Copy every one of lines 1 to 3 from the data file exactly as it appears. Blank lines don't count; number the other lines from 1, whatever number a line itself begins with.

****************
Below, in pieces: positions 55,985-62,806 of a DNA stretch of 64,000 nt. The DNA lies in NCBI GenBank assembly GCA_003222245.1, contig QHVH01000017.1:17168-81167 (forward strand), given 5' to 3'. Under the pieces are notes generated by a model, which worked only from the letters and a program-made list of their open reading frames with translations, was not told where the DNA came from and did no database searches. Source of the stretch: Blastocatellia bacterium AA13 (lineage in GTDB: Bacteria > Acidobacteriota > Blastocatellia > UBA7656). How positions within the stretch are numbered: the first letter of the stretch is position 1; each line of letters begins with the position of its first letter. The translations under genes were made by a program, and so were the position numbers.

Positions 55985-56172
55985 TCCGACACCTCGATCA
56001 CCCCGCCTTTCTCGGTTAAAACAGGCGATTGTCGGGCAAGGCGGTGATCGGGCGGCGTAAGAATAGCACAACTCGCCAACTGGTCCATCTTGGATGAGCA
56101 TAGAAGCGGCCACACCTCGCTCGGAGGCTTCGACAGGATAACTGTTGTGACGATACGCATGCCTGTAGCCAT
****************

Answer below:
Below, in pieces: positions 55,985-62,806 of a DNA stretch of 64,000 nt. The DNA lies in NCBI GenBank assembly GCA_003222245.1, contig QHVH01000017.1:17168-81167 (forward strand), given 5' to 3'. Under the pieces are notes generated by a model, which worked only from the letters and a program-made list of their open reading frames with translations, was not told where the DNA came from and did no database searches. Source of the stretch: Blastocatellia bacterium AA13 (lineage in GTDB: Bacteria > Acidobacteriota > Blastocatellia > UBA7656). How positions within the stretch are numbered: the first letter of the stretch is position 1; each line of letters begins with the position of its first letter. The translations under genes were made by a program, and so were the position numbers.

Positions 55985-56172
55985 TCCGACACCTCGATCA